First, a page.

‘Crack In a Stone’ is the stunning track taken from their masterpiece album ‘Enter 4’, out now via Goodfellas. .
Can you describe your sound in 5 words?
How much did you change since 2004, when you were just students?
In 2004 we were kids, today we’re grown-ups. We had no worries, we didn’t know anything. We did stuff that kids do. Now we at least try to do stuff as grown-ups do.
We might answer that question differently in ten years – and hopefully we will.
What was the dream in 2004? And now?
The dream is to continue making music together and perform it, go to nice new places, and hopefully make the lifes of people better in some way.
On a more personal level, each member has his own life, friends, family and interests. Hjaltalín is a large part of the equation, but not the equation itself.Can you tell us a bit about “Enter 4” and “Crack In A Stone”?
Enter 4 is our third album, being released this fall in Europe, and ‘Crack in a Stone’ is the lead single from the album. It is a markedly different record from the previous record, and was written largely in the studio.
Some people say it’s dark, but there is certainly some lightness also, hope lurking behind the scenes. It was a difficult period recording it for many reasons, but also very rewarding.
We released the video for Crack in a Stone some months ago. It is a medium tempo tune with some synths and a string arrangement, mostly written by Högni at a rehearsal, and with lyrics by him.
How did you come up with the idea to cover Beyoncé’s “Halo?
We were asked to do a live-performance in the national radio station, Rás 2. They asked for three songs, two of our own and one cover. We picked this Beyonce song simply because we had played it a few times just for fun in conserts.
We wanted to do a traditional well known hit-song, strip it down and try to make it fit our soundscape. We put it on youtube few months later. It was very well received and became a hit in Iceland. Honestly, we had not expected that, but it was a nice and pleasant surprice.
How was the experience at the Sundlaugin studio?
Good. Beautiful studio in a beautiful surroundings. It’s very inspiring and also soothing to record music so near the countryside. We mostly worked on the album in another studio though, Studio Sýrland. That was our “home” for few weeks.
After the soundtrack for Days Of Grey” , are you going to continue your cinematic work?
Who knows. It was a pleasant experience. On the other hand that project was not a traditional cinema project. Days of Gray is a silent film, so all the soundscape is music – our music.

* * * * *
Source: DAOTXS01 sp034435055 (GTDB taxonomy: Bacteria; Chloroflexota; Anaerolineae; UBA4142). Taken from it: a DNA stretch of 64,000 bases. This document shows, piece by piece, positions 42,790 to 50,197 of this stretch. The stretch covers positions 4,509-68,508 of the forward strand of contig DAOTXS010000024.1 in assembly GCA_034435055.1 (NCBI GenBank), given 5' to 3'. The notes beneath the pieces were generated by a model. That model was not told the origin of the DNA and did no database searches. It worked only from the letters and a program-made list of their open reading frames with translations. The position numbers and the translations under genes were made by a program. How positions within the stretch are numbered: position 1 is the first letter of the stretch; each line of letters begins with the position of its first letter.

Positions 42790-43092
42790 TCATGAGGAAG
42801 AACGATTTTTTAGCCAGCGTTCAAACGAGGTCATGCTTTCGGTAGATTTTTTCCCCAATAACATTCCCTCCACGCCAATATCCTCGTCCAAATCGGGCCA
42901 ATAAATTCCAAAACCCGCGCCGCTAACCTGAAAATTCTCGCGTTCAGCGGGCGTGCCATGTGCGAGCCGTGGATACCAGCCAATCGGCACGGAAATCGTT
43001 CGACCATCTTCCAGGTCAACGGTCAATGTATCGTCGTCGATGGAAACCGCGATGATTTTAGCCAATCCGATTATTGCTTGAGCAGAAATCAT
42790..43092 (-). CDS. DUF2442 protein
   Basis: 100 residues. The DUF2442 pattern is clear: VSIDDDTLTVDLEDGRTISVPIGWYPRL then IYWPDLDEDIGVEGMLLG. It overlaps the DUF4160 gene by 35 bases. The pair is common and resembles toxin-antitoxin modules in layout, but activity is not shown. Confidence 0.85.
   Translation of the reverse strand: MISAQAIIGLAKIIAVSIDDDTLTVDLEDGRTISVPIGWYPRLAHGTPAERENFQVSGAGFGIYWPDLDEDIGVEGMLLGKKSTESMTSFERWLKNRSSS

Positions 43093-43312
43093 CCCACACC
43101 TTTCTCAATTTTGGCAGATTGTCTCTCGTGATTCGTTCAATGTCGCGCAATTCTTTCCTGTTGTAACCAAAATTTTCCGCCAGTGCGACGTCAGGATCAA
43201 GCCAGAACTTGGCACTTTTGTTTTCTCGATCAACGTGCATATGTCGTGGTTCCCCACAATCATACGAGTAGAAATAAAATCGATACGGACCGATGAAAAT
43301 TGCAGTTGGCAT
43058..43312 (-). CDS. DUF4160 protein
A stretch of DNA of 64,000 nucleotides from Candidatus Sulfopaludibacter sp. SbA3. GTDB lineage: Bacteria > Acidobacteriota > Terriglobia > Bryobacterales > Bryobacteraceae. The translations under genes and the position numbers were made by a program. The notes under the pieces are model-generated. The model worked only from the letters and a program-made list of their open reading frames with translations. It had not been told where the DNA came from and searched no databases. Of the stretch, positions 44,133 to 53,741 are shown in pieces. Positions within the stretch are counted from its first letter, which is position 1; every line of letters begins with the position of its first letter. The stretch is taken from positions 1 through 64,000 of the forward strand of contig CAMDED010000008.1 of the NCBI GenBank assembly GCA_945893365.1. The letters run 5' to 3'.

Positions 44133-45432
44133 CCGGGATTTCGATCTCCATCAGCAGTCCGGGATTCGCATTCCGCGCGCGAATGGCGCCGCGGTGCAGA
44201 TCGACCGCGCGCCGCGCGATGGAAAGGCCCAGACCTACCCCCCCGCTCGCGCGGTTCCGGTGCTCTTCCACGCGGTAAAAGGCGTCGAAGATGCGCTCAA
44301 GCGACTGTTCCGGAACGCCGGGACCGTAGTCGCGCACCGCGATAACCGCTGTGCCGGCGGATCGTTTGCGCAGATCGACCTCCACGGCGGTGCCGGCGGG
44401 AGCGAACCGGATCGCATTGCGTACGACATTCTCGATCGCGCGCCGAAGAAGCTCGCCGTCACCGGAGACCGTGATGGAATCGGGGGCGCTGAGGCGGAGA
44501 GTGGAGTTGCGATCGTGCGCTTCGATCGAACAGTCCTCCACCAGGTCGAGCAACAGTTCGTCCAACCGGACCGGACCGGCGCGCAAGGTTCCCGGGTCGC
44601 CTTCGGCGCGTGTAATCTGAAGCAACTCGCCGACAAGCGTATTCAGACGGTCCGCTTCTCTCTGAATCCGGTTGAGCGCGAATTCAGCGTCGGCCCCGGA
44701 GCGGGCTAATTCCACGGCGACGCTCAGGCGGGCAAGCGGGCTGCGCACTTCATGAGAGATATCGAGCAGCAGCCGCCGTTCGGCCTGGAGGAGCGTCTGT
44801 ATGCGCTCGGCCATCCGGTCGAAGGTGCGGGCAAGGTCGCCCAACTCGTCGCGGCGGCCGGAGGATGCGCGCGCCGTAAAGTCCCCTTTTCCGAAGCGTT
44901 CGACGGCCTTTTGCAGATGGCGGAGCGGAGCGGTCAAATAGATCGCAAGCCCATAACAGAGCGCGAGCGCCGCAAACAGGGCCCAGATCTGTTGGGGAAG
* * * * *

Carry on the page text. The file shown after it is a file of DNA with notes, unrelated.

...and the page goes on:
There are no dialogues so the music played a different role than in
traditional cinematic scores. The film is a beautiful visual piece, and we are extremely satisfied with the outcome.
What music do you listen to?
Well, the whole lot of it, I guess. Different members have different taste, but some things I think we all like. We like classical music, and Hjörtur likes jazz a lot, and Högni and Rebekka really like dance music.
I think we are constantly listening to new music, which I think is a good thing. On the other hand, there is such a lot of new
stuff coming out, that it’s easy to lose track.
Who are your influences in the music industry?
If one thinks about the industry itself, I think the bands and artists who have come from Iceland in the last 30 or so years are very influential, by showing that you can actually produce music in this tiny (well, not so tiny) island and release it and play it abroad.
Musically speaking, the influences are too many to mention, but it is definitely connected to the stuff we are listening to.
What has been the hardest part of being in the music industry for you?
I don’t think we find it hard. We chose this path for a living and we are very satisfied with our choice. Complaining doesn’t get you anywhere.
What was the last gig you played, what did you think of it?
We played the music we made for Days of Gray at RIFF (Reykjavik International Film Festival). We are about to release an album with the soundtrack, so it was quite pleasant to be able to play it for people after working on the album for quite some time.
It was beautiful, festive and lovely. The venue is one of Reykjavik’s prettiest venues, the oldest cinema in the city.
It was the home of the Icelandic Opera for many years. It is a magical hall.
What’s coming next for you?
We are going to France in October, just a short visit. We will be playin the les Boreales festival in Caen. In November we have the Iceland Airwaves festival in Reykjavik.
We want to start working on new material soon, and hopefully go abroad to get some fresh air and do what we love to do – play our music for as many as possible.